Moroccan women represent the most economically insecure social group in the country. One of six Moroccan households are lone-mother households, which represent the most impoverished households in the country. Women are categorized to have the highest levels of socio-economic and legal constraints, which exclude them from obtaining their basic needs. Although recent surveys show that women actively help in providing for their families economically, Moroccan legal texts discourage women's participation in economic productivity. Article 114 of the Moroccan Family Law states, "every human being is responsible for providing for his needs by his own powers except the wife whose needs will be taken care of by her husband." The patriarchal social structure of Morocco puts women as being inferior to men in all aspects. Women are denied equal opportunities in education and employment before the law, as well as access to resources. As a result, the female population in Morocco suffers from deprivation of capabilities. Young girls are often excluded from educational opportunities due to limited financial resources within the household and the burden of household chores expected from them.[7]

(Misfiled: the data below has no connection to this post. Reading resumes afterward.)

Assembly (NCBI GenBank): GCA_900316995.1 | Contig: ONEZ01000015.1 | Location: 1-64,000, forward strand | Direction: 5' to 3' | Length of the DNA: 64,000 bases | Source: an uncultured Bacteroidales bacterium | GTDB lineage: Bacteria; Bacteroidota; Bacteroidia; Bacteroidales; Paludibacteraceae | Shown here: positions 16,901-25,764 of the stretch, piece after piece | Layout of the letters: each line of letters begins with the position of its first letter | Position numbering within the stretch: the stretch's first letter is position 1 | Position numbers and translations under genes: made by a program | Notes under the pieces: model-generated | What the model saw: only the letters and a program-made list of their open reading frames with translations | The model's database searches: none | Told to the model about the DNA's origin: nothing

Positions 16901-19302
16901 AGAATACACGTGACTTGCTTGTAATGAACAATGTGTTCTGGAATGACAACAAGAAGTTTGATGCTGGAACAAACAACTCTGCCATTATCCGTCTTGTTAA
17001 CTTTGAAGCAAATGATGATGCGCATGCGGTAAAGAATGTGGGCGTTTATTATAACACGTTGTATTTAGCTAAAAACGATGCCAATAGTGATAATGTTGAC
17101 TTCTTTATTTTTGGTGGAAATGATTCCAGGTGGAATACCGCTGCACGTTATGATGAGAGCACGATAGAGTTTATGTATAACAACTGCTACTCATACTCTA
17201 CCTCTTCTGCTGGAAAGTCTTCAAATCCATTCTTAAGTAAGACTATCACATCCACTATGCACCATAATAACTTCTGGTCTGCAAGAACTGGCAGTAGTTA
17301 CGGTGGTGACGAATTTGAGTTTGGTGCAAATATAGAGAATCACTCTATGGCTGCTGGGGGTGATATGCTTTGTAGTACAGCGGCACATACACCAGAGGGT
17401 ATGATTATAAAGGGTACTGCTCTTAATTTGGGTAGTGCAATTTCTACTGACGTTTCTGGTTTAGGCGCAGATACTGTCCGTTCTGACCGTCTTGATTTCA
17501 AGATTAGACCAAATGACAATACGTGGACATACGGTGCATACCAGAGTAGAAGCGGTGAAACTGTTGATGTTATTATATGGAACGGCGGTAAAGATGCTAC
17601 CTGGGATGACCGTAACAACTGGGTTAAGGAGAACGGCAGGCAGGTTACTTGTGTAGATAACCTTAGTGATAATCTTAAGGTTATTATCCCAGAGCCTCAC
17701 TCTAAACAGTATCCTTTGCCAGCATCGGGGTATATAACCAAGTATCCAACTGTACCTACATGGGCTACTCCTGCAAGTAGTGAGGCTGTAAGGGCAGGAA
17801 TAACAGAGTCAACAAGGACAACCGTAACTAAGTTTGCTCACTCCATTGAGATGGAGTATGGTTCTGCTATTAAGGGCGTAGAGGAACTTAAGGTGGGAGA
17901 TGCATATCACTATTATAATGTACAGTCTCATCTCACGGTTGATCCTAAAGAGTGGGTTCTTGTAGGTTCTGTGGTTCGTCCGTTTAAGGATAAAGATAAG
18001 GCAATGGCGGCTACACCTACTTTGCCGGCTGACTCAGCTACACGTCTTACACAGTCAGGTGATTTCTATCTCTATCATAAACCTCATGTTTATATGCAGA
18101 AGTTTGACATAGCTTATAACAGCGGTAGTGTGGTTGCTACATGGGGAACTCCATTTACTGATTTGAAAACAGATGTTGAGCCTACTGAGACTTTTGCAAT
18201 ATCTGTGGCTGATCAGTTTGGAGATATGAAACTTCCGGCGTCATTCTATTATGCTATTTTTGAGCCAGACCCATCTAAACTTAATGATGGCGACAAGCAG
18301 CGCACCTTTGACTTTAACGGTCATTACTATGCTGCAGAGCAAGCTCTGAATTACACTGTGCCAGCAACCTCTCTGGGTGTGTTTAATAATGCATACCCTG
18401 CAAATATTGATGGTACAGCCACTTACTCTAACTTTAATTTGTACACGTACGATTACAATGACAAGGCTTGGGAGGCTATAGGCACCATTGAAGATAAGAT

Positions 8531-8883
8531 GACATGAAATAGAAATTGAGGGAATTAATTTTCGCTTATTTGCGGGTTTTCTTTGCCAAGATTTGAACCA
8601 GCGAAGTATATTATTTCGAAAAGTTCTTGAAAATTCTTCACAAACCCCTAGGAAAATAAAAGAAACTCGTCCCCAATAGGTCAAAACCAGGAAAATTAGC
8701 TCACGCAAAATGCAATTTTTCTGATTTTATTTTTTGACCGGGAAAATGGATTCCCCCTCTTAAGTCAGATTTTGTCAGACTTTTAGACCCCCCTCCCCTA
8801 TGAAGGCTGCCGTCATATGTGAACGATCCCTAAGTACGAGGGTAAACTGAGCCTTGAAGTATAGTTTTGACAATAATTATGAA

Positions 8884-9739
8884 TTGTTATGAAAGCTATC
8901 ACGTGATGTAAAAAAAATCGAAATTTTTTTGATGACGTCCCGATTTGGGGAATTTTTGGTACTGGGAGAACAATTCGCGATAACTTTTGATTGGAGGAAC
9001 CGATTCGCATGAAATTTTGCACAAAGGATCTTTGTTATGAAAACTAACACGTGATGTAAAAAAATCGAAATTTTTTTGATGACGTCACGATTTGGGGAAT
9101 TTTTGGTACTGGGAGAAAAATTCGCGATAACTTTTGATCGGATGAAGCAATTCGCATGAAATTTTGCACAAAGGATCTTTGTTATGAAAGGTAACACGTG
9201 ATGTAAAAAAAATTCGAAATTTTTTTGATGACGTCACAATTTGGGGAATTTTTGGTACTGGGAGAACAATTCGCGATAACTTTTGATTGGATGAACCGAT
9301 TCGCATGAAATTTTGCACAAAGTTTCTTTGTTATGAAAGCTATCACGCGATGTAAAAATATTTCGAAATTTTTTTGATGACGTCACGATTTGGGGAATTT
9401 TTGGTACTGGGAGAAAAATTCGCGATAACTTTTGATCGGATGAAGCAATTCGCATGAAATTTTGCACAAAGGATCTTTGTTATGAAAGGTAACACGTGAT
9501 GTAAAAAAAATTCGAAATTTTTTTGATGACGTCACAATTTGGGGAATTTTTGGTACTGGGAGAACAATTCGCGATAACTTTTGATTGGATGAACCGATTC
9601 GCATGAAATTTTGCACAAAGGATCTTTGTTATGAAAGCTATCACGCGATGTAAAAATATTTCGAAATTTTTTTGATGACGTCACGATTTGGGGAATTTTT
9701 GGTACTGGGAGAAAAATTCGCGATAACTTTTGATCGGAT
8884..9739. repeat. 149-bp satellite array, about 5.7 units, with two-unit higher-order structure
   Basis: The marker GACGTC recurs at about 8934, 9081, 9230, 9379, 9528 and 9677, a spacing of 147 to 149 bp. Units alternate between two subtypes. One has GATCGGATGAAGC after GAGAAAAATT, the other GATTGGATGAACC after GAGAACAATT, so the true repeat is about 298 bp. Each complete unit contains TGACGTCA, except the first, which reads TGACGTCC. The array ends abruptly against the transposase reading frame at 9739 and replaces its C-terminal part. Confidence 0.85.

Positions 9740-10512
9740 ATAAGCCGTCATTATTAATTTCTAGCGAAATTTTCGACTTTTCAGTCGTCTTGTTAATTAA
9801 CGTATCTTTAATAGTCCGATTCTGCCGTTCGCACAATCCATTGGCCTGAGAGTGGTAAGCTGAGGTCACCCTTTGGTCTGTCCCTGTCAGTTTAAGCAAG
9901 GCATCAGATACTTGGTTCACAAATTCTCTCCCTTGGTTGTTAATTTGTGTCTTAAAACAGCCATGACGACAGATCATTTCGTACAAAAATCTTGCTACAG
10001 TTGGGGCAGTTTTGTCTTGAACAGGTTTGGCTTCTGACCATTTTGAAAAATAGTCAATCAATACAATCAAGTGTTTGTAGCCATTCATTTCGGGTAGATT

Over time, Moroccan women have gained more access to employment. However, this quantitative increase in labor participation for women has not been accompanied by higher qualitative standards of labor. The labor of rural women in Morocco remain unacknowledged and unpaid. Women are put into a higher risk of poverty as their domestic workload is added onto their unpaid labor. This balance of domestic labor and work outside the home imposes a burden on rural women. Since the socioeconomic exclusion of women deprive them of the capabilities to be educated and trained for certain employment skills, their susceptibility to poverty is heightened. Low educational skills of women directly relate to the limited employment options they have in society. Although both men and women are affected by unemployment, women are more likely to lose their jobs than men. Recent research in Morocco shows that economic recessions in the country affect women the most.[7]